HIV opt-out screening in California state prisons achieves high rates of in-custody linkage to care and viral suppression for those diagnosed as HIV positive, and sustained viral suppression following release from prison, according to a study published in the Feb. 26 edition of Morbidity and Mortality Weekly Report.
Under the opt-out program, instituted in 2010, a medical care provider informs the inmate that an HIV test is routinely done, unless the inmate specifically declines the test. The 6-month assessment of the screening program in 2012 showed that 77% of the 17,436 inmates entering a reception center during that period were screened for HIV infection, with 135 (1%) testing positive, including 10 (0.1%) with newly diagnosed infection.
Kimberley D. Lucas of the California Correctional Health Care Services, and coauthors found that 134 (99%) of those who tested positive were linked to care within 90 days of their diagnosis and 122 (91%) began antiretroviral therapy; of those who initiated antiretroviral therapy (ART) and were still incarcerated the following year, 81 (98%) were still on the therapy and 71 (88%) had achieved viral suppression (Morb Mortal Wkly Rep. 2016 Feb 26;65:178-81).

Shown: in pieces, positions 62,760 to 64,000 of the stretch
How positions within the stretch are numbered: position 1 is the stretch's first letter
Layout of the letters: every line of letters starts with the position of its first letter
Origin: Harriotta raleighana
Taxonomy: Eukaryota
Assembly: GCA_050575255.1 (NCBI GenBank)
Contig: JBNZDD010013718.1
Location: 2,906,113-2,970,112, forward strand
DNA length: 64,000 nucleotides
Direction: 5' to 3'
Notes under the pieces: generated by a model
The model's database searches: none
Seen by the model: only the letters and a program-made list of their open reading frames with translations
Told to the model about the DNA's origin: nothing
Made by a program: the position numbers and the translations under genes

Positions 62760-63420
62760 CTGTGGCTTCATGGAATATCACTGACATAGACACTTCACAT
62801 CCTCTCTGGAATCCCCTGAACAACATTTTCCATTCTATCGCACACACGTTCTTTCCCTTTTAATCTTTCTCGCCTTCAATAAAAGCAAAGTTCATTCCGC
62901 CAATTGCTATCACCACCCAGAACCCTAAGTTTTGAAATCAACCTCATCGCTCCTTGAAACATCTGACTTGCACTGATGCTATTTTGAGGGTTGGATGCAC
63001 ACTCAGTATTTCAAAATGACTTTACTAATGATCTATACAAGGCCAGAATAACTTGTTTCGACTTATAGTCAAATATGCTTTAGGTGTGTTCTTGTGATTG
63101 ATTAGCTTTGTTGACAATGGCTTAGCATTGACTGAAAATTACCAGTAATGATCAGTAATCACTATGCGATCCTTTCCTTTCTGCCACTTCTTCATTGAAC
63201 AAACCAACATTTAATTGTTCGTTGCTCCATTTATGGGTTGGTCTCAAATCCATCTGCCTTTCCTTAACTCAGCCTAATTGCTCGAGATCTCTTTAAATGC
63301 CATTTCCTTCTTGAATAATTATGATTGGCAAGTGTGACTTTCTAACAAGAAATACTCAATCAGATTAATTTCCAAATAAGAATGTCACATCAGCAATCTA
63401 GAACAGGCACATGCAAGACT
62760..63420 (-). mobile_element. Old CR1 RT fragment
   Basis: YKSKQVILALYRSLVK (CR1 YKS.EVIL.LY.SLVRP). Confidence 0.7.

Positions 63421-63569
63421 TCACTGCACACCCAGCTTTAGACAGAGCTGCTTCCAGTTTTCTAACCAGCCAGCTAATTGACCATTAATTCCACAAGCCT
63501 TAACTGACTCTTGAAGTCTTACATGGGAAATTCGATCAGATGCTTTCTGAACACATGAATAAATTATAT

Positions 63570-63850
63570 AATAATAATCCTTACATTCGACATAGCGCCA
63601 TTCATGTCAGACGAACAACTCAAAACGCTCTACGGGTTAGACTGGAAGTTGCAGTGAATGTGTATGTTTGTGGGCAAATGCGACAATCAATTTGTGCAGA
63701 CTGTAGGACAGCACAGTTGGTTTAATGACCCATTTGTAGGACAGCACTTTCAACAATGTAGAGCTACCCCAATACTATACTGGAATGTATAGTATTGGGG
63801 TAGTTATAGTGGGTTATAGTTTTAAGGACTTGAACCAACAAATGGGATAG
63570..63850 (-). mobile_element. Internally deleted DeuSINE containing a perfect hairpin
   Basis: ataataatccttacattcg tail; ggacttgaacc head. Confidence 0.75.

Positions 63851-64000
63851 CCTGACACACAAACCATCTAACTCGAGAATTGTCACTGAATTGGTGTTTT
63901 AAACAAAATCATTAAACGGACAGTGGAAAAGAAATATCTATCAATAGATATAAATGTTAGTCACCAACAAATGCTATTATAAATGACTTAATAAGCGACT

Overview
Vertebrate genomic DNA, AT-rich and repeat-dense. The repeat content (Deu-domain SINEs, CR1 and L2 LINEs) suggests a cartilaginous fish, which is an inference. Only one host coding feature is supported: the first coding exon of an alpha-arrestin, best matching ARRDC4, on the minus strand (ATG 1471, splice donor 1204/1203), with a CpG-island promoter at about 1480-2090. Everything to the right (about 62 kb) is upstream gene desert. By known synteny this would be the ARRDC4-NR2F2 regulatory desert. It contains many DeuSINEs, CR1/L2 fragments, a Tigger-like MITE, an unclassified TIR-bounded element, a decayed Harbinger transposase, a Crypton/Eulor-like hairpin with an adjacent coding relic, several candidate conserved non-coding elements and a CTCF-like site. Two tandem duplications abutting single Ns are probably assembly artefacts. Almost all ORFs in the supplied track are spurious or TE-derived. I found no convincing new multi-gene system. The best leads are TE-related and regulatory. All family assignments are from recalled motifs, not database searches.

Thirty-nine inmates were released on antiretroviral therapy and 14 (36%) had uninterrupted linkage to care. The authors noted that continuity of care remained a challenge for individuals with a history of incarceration.
“The CCHCS HIV opt-out screening program demonstrated that identifying HIV infection at entry resulted in high rates of linkage to care, retention on ART, and significant reduction in viral loads during incarceration,” the researchers wrote.
No conflicts of interest were declared.